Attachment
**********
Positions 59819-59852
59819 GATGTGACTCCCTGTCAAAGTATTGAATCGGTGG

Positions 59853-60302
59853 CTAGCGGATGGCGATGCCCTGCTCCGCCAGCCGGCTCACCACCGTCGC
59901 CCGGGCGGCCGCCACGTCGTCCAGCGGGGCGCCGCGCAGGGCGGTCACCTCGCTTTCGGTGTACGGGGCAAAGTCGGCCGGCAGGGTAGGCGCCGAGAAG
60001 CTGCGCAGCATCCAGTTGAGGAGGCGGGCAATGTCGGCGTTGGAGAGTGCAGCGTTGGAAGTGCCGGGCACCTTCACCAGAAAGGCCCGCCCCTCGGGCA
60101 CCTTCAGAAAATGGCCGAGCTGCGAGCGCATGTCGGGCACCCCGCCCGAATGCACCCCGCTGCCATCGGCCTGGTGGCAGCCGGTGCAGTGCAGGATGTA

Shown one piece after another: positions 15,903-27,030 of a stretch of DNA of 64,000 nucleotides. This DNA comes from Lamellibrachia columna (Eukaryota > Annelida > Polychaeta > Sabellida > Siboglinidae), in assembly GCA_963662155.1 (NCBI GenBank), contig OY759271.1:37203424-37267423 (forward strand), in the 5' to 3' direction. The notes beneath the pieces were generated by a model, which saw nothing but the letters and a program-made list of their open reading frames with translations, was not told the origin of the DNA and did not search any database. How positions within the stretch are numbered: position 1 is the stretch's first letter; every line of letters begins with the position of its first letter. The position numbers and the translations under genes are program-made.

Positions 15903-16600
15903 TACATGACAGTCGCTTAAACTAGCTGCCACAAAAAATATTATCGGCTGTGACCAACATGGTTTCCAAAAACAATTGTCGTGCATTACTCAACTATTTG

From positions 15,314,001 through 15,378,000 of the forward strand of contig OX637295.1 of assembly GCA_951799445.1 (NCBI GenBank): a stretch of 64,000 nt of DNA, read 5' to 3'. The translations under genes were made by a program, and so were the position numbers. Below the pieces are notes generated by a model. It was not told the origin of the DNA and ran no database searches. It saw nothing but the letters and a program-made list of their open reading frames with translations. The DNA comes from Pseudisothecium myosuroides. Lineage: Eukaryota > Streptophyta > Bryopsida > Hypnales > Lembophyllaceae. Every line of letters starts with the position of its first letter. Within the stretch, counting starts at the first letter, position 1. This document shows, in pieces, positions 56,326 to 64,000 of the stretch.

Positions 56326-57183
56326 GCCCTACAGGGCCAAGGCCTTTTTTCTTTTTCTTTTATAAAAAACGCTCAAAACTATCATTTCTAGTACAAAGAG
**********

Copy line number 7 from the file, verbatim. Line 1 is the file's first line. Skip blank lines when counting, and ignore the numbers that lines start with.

60101 CCTTCAGAAAATGGCCGAGCTGCGAGCGCATGTCGGGCACCCCGCCCGAATGCACCCCGCTGCCATCGGCCTGGTGGCAGCCGGTGCAGTGCAGGATGTA